Between 50 and 70 million Americans are currently suffering from poor sleep. The short and long-term effects of poor sleep negatively impact a person’s overall health, mood and executive functioning. Current approaches to studying sleep involve the use of sophisticated sleep labs with expensive clinical equipment that requires the participant to spend an often-uncomfortable night in a hospital or clinic. As a result, traditional research has only studied a small percent of people with clinical sleep problems.
Traditional clinical sleep monitoring vs. INGH sleep evaluation
Earlier this year, we began a study to determine whether we can use cheap, non-invasive, remote technology, to better understand sleep and the sleep factors that contribute to how we think, respond, and feel after sleep. What new insights does this enable over traditional sleep studies? Using a custom suite of consumer devices we measure a large number of sleep variables including: sound, light, temperature, heart rate, ECG, ventilation, and sleep position. In addition to the physical sensors, we developed a mobile application to collect objective and subjective study measures remotely. The application allows us to monitor patients in new ways, integrating multiple data streams from devices, cognitive assessments, and patient surveys.Because the data are obtained remotely and there is no need for a patient to enter aclinic, data can be collected longitudinally, for a much longer time frame than traditional sleep studies and at much higher resolution. This gives us a more complete picture of sleep in the natural environment. We hope to learn what sleep features are predictive of mood and cognitive function.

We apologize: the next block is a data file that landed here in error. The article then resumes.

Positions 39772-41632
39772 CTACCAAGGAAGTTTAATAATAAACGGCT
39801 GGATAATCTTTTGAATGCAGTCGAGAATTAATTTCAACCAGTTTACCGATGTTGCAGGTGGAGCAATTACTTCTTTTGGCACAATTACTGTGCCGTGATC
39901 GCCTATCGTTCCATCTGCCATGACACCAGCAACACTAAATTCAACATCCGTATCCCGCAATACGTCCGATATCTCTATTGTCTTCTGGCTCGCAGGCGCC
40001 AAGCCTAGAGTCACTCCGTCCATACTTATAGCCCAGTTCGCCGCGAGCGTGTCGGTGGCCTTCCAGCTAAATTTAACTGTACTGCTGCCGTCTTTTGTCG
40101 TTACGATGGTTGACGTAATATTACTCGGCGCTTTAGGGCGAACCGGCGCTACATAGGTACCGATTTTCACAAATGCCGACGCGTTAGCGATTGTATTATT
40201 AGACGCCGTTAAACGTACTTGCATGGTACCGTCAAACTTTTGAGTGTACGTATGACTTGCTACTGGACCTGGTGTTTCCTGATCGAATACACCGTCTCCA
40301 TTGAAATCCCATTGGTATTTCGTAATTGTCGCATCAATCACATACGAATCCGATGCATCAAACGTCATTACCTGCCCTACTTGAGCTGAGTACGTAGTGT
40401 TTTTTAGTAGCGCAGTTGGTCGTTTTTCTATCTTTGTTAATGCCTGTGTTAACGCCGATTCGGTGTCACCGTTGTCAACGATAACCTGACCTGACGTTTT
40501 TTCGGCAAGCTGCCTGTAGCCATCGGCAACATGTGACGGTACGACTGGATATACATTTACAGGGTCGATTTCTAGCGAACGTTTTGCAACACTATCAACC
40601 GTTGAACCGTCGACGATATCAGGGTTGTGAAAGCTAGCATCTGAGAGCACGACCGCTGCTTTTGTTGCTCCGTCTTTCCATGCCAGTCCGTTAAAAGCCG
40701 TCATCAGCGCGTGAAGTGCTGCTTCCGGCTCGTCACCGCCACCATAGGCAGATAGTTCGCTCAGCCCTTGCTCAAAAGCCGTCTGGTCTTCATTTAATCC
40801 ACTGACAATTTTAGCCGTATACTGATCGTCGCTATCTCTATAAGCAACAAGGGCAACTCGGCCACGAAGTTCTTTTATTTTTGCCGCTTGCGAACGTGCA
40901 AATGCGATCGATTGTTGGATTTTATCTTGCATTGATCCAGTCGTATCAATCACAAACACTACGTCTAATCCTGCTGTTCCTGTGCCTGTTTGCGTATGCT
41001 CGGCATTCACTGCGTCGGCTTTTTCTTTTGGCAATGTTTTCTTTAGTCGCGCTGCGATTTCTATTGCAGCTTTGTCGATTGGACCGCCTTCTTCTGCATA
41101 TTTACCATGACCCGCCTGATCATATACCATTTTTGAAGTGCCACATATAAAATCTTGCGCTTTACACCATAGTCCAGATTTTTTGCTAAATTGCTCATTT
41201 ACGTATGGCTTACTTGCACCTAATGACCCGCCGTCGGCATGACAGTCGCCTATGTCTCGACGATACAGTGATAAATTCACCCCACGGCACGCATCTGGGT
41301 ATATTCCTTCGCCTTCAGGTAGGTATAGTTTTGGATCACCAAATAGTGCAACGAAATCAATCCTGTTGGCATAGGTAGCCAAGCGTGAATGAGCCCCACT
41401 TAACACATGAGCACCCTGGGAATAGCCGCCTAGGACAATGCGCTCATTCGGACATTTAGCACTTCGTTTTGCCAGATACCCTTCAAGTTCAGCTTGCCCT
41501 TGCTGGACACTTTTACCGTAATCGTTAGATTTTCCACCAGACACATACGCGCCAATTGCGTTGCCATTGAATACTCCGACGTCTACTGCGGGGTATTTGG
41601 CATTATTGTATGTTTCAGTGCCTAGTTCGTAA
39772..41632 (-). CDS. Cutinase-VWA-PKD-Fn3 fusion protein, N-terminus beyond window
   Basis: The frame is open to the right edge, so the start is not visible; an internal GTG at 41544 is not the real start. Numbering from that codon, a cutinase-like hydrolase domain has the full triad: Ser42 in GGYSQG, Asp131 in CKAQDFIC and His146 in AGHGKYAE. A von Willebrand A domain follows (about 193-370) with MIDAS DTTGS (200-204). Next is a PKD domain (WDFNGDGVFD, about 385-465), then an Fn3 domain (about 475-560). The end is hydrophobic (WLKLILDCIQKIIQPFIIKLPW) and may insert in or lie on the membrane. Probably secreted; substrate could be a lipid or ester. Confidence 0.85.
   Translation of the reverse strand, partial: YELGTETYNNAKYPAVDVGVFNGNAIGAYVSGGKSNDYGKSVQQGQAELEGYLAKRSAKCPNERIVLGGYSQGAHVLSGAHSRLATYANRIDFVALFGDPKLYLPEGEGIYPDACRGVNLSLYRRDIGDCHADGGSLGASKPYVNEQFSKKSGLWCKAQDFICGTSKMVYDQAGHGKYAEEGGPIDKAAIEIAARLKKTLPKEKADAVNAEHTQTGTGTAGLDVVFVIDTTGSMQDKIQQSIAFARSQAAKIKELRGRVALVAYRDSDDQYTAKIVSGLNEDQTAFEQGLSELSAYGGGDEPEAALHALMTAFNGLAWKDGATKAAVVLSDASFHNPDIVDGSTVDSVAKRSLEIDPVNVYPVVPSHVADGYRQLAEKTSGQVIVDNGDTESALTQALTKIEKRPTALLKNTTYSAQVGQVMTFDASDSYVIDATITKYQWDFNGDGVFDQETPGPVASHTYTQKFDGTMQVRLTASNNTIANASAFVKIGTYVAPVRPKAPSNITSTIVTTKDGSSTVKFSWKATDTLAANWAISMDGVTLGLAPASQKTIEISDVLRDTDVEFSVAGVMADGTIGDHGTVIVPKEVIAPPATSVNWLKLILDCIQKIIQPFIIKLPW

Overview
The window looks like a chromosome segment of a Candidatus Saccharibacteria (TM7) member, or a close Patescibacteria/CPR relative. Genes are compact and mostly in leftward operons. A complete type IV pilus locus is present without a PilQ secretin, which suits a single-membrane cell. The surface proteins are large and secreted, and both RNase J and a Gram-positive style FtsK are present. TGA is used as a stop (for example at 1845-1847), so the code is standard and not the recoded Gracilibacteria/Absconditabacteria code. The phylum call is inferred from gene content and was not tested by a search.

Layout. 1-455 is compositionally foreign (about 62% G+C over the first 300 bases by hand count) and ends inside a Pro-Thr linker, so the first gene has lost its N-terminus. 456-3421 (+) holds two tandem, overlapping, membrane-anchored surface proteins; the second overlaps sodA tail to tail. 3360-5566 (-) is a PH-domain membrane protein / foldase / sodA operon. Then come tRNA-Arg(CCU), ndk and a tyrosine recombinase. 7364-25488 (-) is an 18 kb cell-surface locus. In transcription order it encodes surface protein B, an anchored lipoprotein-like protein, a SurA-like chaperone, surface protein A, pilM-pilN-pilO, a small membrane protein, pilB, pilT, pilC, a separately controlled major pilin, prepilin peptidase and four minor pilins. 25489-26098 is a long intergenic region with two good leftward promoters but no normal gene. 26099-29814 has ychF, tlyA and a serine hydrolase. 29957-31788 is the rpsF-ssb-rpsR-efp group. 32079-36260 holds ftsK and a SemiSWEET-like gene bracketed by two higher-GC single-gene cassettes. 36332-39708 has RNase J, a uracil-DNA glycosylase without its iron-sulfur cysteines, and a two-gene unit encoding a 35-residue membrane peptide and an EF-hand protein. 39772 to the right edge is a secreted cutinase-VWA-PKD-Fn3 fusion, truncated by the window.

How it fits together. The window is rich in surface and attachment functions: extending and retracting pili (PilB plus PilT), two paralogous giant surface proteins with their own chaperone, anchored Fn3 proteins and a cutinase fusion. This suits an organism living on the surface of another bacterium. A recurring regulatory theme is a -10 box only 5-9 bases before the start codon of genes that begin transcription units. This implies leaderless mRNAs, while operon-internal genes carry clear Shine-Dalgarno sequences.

The study is still enrolling. If you are 18+ and live in the NYC area you may qualify. Find out more here.